The World Economic Forum recently released its Global Information Technology Report 2013, and in this post I would like to have a quick look at it.
It is a long document, so I will just try to take a few highlights to give an idea of the findings.
The report has a Network Readiness Index that aims to measure how prepared countries are to adopt and make the most of new technology. Factors such as investment in broadband and other telecommunications fields obviously enter, but so does the quality of the education system and regulatory powers.
Finland leads the world in embracing technology, followed by Singapore and Sweden. The UK is in 7th place, the USA in 9th and my present home Italy is well down at number 50.
The Nordic countries and the so-called Asian Tigers – Singapore, Taiwan (China), South Korea and Hong Kong SAR – dominate this year’s index thanks to their business-friendly approach, highly skilled populations and investments in infrastructure, among other strengths. Finland, which arguably has one of the best educational systems in the world, stands out as a digital innovation hub.
Southern Europe shows a massive lag in fact with the North, and this is a major problem.
The positioning is not only important for so called ‘techies’, but really important for the economy as a whole, and here in Italy (and in Southern Europe on the whole) we are in serious need of economic improvement.
Latin America, the Caribbean and sub-Saharan Africa also suffer from a serious lag despite infrastructure improvements, an expansion of coverage and a push into e-government. Weaknesses in the political and regulatory environment, the existence of large segments of the population with a low skills base and poor development of the innovation system are all factors hindering Latin America’s technological potential. In sub-Saharan Africa, costly access to technology, a low skills base and unfavourable business conditions are among the chief obstacles.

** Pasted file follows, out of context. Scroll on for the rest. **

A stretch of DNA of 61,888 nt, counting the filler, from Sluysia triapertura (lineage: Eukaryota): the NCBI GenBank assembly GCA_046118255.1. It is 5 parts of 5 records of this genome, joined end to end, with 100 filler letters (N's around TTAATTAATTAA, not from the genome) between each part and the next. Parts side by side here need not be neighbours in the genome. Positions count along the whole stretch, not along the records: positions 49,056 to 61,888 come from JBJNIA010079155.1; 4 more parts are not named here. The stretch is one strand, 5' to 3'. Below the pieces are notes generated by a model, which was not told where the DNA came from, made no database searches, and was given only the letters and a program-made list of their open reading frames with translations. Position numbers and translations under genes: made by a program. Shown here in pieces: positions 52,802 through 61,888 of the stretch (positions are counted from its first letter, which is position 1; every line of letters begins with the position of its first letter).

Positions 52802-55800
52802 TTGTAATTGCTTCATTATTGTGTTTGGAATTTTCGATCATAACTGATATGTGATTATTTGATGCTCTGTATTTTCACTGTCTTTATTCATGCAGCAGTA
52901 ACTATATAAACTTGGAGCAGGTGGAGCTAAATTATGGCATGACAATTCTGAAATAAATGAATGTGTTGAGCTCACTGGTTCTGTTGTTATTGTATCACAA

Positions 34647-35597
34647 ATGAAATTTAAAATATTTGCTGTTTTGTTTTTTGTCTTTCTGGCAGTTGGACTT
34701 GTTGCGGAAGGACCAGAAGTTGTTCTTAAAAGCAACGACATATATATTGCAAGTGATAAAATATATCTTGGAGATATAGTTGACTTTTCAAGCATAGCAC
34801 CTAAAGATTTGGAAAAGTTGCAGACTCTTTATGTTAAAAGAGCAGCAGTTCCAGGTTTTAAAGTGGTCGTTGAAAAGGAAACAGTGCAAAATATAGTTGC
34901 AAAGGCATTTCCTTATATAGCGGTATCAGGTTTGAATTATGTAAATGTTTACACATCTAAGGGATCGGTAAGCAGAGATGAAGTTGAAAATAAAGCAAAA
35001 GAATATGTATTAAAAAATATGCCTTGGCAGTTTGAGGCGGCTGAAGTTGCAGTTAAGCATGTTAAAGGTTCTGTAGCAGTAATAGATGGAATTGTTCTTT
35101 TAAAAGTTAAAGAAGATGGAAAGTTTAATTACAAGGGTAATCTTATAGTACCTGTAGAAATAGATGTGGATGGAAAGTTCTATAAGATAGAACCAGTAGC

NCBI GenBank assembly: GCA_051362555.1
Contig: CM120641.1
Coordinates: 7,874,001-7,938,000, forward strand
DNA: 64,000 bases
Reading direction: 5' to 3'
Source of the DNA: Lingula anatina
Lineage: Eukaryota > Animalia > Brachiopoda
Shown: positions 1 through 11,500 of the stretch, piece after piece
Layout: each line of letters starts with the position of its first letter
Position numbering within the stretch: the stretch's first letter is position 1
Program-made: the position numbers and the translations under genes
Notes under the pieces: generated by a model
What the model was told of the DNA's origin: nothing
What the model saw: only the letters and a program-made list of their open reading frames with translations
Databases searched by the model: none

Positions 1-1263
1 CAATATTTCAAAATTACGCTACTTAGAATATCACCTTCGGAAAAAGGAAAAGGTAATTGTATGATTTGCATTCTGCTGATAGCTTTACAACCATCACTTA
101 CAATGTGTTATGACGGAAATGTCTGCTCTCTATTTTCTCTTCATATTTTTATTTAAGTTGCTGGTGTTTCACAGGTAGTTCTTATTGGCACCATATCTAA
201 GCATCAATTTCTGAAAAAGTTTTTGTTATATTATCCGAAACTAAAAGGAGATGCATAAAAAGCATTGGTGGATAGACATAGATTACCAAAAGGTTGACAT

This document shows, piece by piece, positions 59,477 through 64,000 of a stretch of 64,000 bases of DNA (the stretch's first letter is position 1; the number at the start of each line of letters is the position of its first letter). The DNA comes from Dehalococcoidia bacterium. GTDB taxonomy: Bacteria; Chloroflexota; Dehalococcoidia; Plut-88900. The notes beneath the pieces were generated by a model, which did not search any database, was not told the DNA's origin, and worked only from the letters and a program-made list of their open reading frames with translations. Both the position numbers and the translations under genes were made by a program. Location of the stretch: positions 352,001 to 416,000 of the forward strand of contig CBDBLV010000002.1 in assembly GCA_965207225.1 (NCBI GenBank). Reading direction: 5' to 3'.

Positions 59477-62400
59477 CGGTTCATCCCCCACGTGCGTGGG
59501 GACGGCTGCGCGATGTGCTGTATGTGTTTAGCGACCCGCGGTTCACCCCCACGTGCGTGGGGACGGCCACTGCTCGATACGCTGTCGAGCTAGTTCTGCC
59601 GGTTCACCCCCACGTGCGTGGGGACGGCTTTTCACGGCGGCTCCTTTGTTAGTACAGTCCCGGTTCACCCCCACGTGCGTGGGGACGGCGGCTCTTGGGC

The report demonstrates that economic growth and technological readiness are tightly linked.
An analysis by Booz & Company has found that ICT could help lift millions out of poverty.
Digitization has boosted world economic output by US$ 193 billion over the past two years and created 6 million jobs during that period, according to the study. Using a Digitization Index that ranks countries on a scale from zero to 100, Booz & Company found that an increase of 10% in a country’s digitization score fuels a 0.75% growth in its GDP per capita. That same 10% boost in digitization leads to a 1.02% drop in a state’s unemployment rate.
If emerging markets could double the Digitization Index score for their poorest citizens over the next 10 years, the result would be a global US$ 4.4 trillion gain in nominal GDP, according to the study. It would generate an extra US$ 930 billion in the cumulative household income for the poorest, and 64 million new jobs for today’s socially and economically most marginal groups. This would enable 580 million people to climb above the poverty line.
So investment is this area is extremely important, but in many places falling profits due to economic downturn (as is the case in Southern Europe and to some extent the USA) mean that less money is available, and this effects future growth scenarios.
Interestingly 3G growth is more important than general mobile telecommunication growth, we really do live in an information society that is based on Internet connectivity.
Medical care is also another area where benefits are net and easy to measure.
Southern Europe is in a particularly precarious position due to lack of investment capability. Rwanda on the other hand is following many other African countries in investing in expanding its fibre optic network and hopes to become a banking and finance hub, moving to being a knowledge based economy and away from agrarian in the next 7 years.
Colombia, Uruguay and Panama have become champions of e-government and connectivity. In Colombia, Internet connections have tripled to 6.2 million in the last 2.5 years. In Uruguay, small and medium-sized tech enterprises helped lift technology exports from US$ 50 million in 2000 to US$ 225 million in 2010.
Here in Italy there is little investment and a distinct lack in centralized planning, so we will soon be slipping below these countries on the scale and continue to suffer the related threats on economic development that this situation provokes.
The report is free to download here. It is as I said long and detailed, but the rankings are in chapter 1 if you just want to see where your own country sits.